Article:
What credit score is used on a joint mortgage? 

In a joint mortgage situation, the mortgage lender will carefully consider the credit scores of all co-borrowers.

“Some lenders are more flexible than others if the credit score of one of the parties is lower than the other; they might favor the higher credit score in their evaluation of the application,” says Shepherd. “But other lenders may increase the interest rate if the lower credit score causes enough concern.”

What are my rights on a joint mortgage?

It’s crucial to understand your obligations and rights when you enter into a joint mortgage agreement.

“It’s important to review the terms of your joint mortgage very closely,” Cohen says. “If one co-borrower wants to sell while the other co-borrowers don’t, they can’t sell the property without permission from the others. If an agreement isn’t reached, the co-borrower can buy out the other parties at an agreed-upon price, sell their ownership stake to someone else or settle the matter in court and force a sale.”

If a co-borrower passes away, the lender will need to be notified immediately in order to remove the deceased person’s name from the joint mortgage and update the terms to reflect the change.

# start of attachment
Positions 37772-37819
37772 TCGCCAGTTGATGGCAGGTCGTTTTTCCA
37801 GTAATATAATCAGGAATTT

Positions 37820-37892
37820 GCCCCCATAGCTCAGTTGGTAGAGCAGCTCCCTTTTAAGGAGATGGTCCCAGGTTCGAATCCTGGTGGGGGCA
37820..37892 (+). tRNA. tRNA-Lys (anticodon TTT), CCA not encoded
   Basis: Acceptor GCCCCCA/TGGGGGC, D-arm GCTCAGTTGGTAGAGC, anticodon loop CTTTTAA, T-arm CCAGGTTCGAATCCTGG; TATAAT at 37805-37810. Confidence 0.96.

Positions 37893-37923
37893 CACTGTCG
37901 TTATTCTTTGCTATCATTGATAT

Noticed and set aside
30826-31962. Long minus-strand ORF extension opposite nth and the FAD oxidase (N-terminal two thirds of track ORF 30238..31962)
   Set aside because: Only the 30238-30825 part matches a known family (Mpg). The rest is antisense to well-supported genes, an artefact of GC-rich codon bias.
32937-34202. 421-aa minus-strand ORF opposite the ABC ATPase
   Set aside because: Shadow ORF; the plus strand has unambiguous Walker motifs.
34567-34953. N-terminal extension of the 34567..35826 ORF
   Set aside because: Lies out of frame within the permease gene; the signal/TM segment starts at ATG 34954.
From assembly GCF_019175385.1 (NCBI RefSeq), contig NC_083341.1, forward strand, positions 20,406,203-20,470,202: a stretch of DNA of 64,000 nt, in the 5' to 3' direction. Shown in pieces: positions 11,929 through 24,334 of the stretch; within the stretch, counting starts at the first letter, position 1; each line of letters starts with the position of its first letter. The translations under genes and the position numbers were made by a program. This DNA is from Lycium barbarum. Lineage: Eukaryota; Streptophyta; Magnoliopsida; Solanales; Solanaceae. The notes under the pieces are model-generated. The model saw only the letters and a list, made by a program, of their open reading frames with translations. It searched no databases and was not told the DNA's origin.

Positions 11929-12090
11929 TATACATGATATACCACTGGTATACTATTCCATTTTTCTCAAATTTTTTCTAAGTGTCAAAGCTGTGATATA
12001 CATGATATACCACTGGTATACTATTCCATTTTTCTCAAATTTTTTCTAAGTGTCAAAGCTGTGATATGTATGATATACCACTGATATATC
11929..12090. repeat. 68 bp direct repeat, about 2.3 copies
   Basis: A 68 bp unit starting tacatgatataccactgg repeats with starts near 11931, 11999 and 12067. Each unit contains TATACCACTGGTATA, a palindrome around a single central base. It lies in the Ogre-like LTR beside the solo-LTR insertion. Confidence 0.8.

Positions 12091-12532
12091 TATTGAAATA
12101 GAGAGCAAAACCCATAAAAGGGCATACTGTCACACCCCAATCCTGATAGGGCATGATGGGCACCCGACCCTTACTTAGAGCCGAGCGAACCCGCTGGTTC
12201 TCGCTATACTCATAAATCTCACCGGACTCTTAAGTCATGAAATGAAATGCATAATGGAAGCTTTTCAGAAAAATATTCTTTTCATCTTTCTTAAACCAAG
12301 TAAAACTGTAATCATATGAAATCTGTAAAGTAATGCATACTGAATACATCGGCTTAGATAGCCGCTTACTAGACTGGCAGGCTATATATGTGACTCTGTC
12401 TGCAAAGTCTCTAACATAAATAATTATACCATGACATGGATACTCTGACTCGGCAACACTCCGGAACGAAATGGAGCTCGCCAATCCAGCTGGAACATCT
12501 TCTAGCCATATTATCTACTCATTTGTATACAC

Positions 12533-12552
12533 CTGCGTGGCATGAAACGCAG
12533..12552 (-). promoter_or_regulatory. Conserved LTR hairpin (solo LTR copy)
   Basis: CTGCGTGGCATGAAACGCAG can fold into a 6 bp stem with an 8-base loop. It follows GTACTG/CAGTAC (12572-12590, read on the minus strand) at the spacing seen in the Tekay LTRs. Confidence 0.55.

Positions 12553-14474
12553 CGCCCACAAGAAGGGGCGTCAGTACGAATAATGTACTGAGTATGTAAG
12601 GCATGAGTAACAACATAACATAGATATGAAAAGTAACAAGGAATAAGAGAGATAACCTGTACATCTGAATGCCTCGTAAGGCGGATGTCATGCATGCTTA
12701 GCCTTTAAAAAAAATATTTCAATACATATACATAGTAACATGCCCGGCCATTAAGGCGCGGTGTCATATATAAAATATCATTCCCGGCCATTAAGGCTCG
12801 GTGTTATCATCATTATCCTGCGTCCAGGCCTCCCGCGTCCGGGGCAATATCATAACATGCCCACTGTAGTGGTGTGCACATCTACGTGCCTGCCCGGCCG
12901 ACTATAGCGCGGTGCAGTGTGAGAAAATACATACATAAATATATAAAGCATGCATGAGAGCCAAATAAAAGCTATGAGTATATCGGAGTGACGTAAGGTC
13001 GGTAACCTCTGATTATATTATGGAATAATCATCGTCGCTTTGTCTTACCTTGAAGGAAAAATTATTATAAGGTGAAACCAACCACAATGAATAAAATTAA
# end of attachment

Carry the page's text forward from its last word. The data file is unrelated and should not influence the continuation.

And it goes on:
“In some cases where the joint mortgage doesn’t have terms that automatically pass the loan on to the surviving parties, the matter may need to be resolved in probate court where a judge will determine the next steps for the co-borrowers and the lender,” Cohen says. “If the co-borrower can’t afford to pay back the loan, the judge may request a loan refinance or have the surviving parties sell the property.”

It’s wise to discuss these scenarios and strategies with your co-borrowers, and possibly an attorney, before you enter into a joint mortgage so that everyone knows what to expect if any of these circumstances occur.

How to apply for a joint mortgage

To apply for a joint mortgage, each co-borrower needs to submit a loan application, provide supporting documentation requested by the lender (including proof of income, savings, debt details and employment history) and sign all necessary disclosures and paperwork at closing.

Keep in mind that the steps to originating a joint mortgage will vary from lender to lender.

“With a joint mortgage application, expect the overall lending process to take longer,” Cohen says.